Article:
sat 24/08/2019

Dark Tourism, Park Theatre | reviews, news & interviews

Dark Tourism, Park Theatre

Dark Tourism, Park Theatre

Toothless satire of celebrity and the media won't make headlines

Hot air: radio hosts Milton (Huw Parmenter) and Rob (Tom Maller) aim to shock

Stop press: our rampant celebrity culture might not be wholly positive! If you’ve already been apprised of that fact some time in the past century, go ahead and skip actor Daniel Dingsdale’s debut play, which – along with Steve Thompson’s similarly outmoded Roaring Trade in the main house – stifles the often creatively programmed Park Theatre’s claim to relevance.

Cast your minds back to 2008, when Russell Brand and Jonathan Ross left messages on Andrew Sachs’s phone claiming Brand had slept with his granddaughter. Here we have another pair of obnoxious, bantering shock jocks – Rob (Tom Maller) and Milton (Huw Parmenter), the latter a Lidl Brand: long hair, skinny jeans, studded wrist cuff and a pale imitation of Brand's mannered verbosity. On air, the pair claim Milton had anal sex with children’s cookery TV presenter Becky Watson (Josie Dunn, pictured below), who they oh-so-hilariously rechristen “Becky Bumlove”. PR consultants Richard (Damien Lyne) and Max (Dingsdale) step in to repair the damage.

Dark Tourism, Park TheatreThe radio lad culture has some topicality with the providential revival of bullish XFM, otherwise were subjected to desperate one-liners and tired, reheated arguments. Publicists are cynical bottom-feeders. Tabloid hacks claim to be purveyors of truth. Actors are under pressure to sell their private lives. Reality TV has created a fame-obsessed generation. People don’t present their real lives on social media. We criticise the paparazzi but pore over their snaps. Just remember Diana!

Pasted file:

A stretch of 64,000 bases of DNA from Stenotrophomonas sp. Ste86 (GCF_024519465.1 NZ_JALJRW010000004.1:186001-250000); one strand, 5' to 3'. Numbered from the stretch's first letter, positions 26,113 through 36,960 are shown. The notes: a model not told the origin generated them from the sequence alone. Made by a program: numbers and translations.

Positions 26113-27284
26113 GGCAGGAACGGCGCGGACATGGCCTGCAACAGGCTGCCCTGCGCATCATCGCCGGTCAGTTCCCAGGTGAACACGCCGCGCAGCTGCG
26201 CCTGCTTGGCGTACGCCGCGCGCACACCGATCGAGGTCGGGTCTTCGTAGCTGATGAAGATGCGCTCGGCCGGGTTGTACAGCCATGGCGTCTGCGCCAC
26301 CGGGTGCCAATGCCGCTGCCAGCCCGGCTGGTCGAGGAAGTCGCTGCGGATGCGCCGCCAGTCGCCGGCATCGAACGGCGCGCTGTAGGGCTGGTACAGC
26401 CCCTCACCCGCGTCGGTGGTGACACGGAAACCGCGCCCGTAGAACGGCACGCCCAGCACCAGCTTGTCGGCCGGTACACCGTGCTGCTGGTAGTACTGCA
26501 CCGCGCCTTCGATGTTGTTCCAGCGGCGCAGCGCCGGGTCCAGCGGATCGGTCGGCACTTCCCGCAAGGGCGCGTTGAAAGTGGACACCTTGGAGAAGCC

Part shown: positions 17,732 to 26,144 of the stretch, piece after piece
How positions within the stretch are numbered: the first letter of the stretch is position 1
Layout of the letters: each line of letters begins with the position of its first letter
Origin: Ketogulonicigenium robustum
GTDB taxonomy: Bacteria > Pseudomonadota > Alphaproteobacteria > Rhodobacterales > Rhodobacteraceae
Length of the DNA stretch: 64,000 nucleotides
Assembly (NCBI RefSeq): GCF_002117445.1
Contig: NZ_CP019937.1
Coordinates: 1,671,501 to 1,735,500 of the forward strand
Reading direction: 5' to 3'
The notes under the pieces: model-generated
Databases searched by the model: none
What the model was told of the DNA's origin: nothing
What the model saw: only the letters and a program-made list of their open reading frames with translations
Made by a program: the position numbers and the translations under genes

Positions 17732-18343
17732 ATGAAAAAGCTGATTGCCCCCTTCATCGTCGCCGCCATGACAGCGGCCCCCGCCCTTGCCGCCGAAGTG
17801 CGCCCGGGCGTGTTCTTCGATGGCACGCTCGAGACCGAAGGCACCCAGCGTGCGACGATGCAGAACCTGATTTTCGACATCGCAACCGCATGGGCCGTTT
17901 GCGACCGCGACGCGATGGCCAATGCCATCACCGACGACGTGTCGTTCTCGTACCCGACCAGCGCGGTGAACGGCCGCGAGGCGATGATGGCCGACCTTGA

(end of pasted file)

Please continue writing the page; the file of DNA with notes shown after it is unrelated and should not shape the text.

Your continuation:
Dingsdale tosses around loaded issues like date rape, revenge porn, slut-shaming and violence against women with cavalier tone deafness. Too many ideas are glancingly referenced rather than developed, like the criticism of body-shaming women’s magazines that show damaging female objectification is also self-inflicted. A valid point, but one made with more nuance by Lucy Kirkwood in NSFW at the Royal Court back in 2012.

Though sadly ever-present, the wannabe comic duo’s schtick is also familiar: they’re equal opportunity offenders, protectors of free speech, and anyone who disagrees – who can’t take a joke – is akin to Mary Whitehouse. The confrontation between the pair and Becky, witnessed by their strangely passive publicists and a delighted entertainment reporter (Rebecca Brewer), feels like an educational role-playing exercise, despite Dunn and Parmenter’s passionate delivery. At other times, the piece is as mean-spirited and vacuous as the culture it’s satirising.

A sketchy subplot sees cheerily dense X Factor product Gemma (Tamaryn Payne) figuring out how to milk her 15 seconds of manufactured fame, while American actress Jennifer (Jill Winternitz) fears she’s already a has-been. There’s laboured antipathy between Max and seemingly the world’s only journalist (new media gets short shrift), and a vague career crisis for Richard that unwisely cites – and thus invites comparison with – the mighty Network.

Adam Lenson’s production has eager energy but uneven pacing, with far too many stilted lapses. “Everyone’s got a choice what they give their time to,” says Richard. I wouldn’t advise you give it to this.

It’s as mean-spirited and vacuous as the culture it’s satirising

rating

Editor Rating: 
1
Average: 1 (1 vote)

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